Trio's new venture caters to their love of cooking Business: Three students from the Baltimore International College turn a class project into Culinary Relief, a catering firm.

December 30, 1998|By Suzanne Loudermilk | Suzanne Loudermilk,Sun Food Editor

Take three women in transition, add a generous dose of resolve and a fistful of determination. Stir gently into the mix at Baltimore International College and simmer for two years.

Remove slowly to shape Culinary Relief, one of the Baltimore area's newest catering businesses.

The venture, which grew from a class project at the culinary school, is the dream of graduating students Gloria Gadsden of Catonsville, 44; Yvonne Chavis of Ferndale, 54; and Tracey Taylor of Randalls-town, 32 - women who were seeking a midlife change.

Taylor had been a New York City police officer. Gadsden was haunted by a son's murder. And Chavis, frustrated in her job as an architectural assistant, had retired.

They had never met before coming to the college. But they shared a love of cooking.

"I have been cooking all my life," said Taylor. "I woke up on my 30th birthday, that was the turning point, and thought if I have to get up every day, I have to do something I want to do."

Now, a simple food connection between the women has grown into a complex bond.

They are the best of friends, planning menus, discussing children and bemoaning final exams on three-way telephone conference calls. Recently, the trio, in white jackets and tall toques, gathered to put the finishing touches on dozens of tarts, cakes, rum balls and cookies to feed 300 guests at a holiday dessert party.

"They inhaled about 1,000 desserts in 45 minutes," said a pleased Gadsden afterward. "We couldn't believe it."

Before catering the event, the women met in the morning to dollop lemon curd, vanilla cream and sweet-potato fillings into miniature tart shells. Then, they carefully positioned sliced kiwi, clementine sections, raspberries and pecan halves on the pastries.

Earlier, they had baked an assortment of cakes, including Chavis' delectable blackberry poundcake with blackberry jam and liqueur.

They were tired, they admitted. But they bolstered each other by talking about the future - which includes two big weddings to be catered in the spring - and the past.

"I moved to Baltimore to give my kids better shots," said Taylor, a single mother of a 7-year-old son and 10-year-old daughter. "Kids can't be children in New York."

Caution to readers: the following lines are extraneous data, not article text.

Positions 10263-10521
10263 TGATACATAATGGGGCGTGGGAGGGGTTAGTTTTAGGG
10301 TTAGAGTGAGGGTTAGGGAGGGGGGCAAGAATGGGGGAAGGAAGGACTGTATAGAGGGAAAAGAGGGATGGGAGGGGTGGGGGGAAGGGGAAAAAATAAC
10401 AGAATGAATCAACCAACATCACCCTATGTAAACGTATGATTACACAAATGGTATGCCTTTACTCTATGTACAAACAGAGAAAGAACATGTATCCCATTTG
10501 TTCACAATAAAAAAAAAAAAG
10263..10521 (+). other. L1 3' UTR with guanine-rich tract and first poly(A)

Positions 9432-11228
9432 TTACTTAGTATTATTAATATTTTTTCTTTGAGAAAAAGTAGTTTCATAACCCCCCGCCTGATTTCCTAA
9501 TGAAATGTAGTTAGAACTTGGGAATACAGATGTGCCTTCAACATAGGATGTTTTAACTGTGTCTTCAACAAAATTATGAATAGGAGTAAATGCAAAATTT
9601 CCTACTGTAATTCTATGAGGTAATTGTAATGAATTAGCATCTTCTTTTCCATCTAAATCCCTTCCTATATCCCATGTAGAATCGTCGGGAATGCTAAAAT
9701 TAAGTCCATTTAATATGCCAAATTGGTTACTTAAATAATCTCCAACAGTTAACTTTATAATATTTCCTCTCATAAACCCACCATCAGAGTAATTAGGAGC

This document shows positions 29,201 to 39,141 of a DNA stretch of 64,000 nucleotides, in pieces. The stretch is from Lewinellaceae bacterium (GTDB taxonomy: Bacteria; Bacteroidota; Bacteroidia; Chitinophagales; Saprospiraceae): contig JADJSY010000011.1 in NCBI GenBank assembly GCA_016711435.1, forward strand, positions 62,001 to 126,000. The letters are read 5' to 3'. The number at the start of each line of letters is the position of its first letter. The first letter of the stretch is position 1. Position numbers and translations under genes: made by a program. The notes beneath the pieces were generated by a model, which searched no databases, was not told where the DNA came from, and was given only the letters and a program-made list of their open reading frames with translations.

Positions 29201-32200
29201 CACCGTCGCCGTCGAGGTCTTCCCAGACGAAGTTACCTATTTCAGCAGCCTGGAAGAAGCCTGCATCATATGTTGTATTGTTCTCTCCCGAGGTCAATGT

Gadsden is another transplanted New Yorker, who came to the area after her 17-year-old son was killed 2 1/2 years ago. "He wanted me to move," said the former police dispatcher, who has two sons, 16 and 21. "He wanted me to live somewhere safe."

For Chavis, who has lived in Anne Arundel County for almost 30 years with her husband, Leonard, and two children now in their 20s, culinary school had been a goal for the past 10 years. Early retirement paved the way.

"You're never too old to learn. You learn, you grow," she said of her decision to go to BIC. "And you can talk about food for hours and hours."

The women also want to be role models in the cooking world. "We have another agenda," Taylor said. "We feel obliged to let the younger generation know this is a respected field."

Along the way, they have earned the admiration of their instructors.

"It is nice to see nontraditional, mature, working, minority women students turn a dream into reality," said Michael L. Wray, assistant professor of business and management at BIC. "They are energized. It's neat."

Although the women began preparing food for parties only a few months ago, their culinary skills have met with enthusiasm by those who have sampled such dishes as Thai noodle salad, seared salmon, rum chicken and grilled duck breast with raspberry sauce and wild rice.

Their first catering job was for a Columbia housewarming for 200 people. The Culinary Relief group also catered a benefit event for the state Department of Human Resources.

"It's great," said Maria James, deputy director of the department's Office of Resource Development, of the food. "One thing that makes it good is the amount you can get for the money. It is attractively presented and just the fact it is delicious."

For more information on Culinary Relief, call 410-719-7622.

Here is a sampling of recipes.

Blackberry Poundcake

1/2 cup unsalted butter, softened

1 cup firmly packed brown sugar

3 large eggs, separated, at room temperature

2 cups sifted cake flour, not self-rising

1/2 teaspoon baking soda

2 teaspoons baking powder

1 teaspoon grated nutmeg

1/4 teaspoon ground cloves

1/2 teaspoon ground cinnamon

1 cup seedless blackberry jam

1/3 cup blackberry liqueur or brandy

1/3 cup sour cream

confectioners' sugar for top

doily

Preheat oven to 375 degrees. Line bottom of lightly greased 9-inch tube pan with wax paper, cut to fit.

Cream butter and brown sugar until fluffy, about 3 minutes. Add yolks and mix well. Set aside. Sift dry ingredients and add spices. In another bowl, stir jam and liqueur or brandy into sour cream. Add dry mixture to butter mixture, alternating with sour-cream mixture. Beat egg whites until stiff and fold into batter. Pour batter into pan. Bake for 45 to 50 minutes.

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